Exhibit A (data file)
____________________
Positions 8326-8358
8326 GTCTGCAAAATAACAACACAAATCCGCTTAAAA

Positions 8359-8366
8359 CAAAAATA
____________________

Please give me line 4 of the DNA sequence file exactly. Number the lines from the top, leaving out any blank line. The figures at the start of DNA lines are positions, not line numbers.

8359 CAAAAATA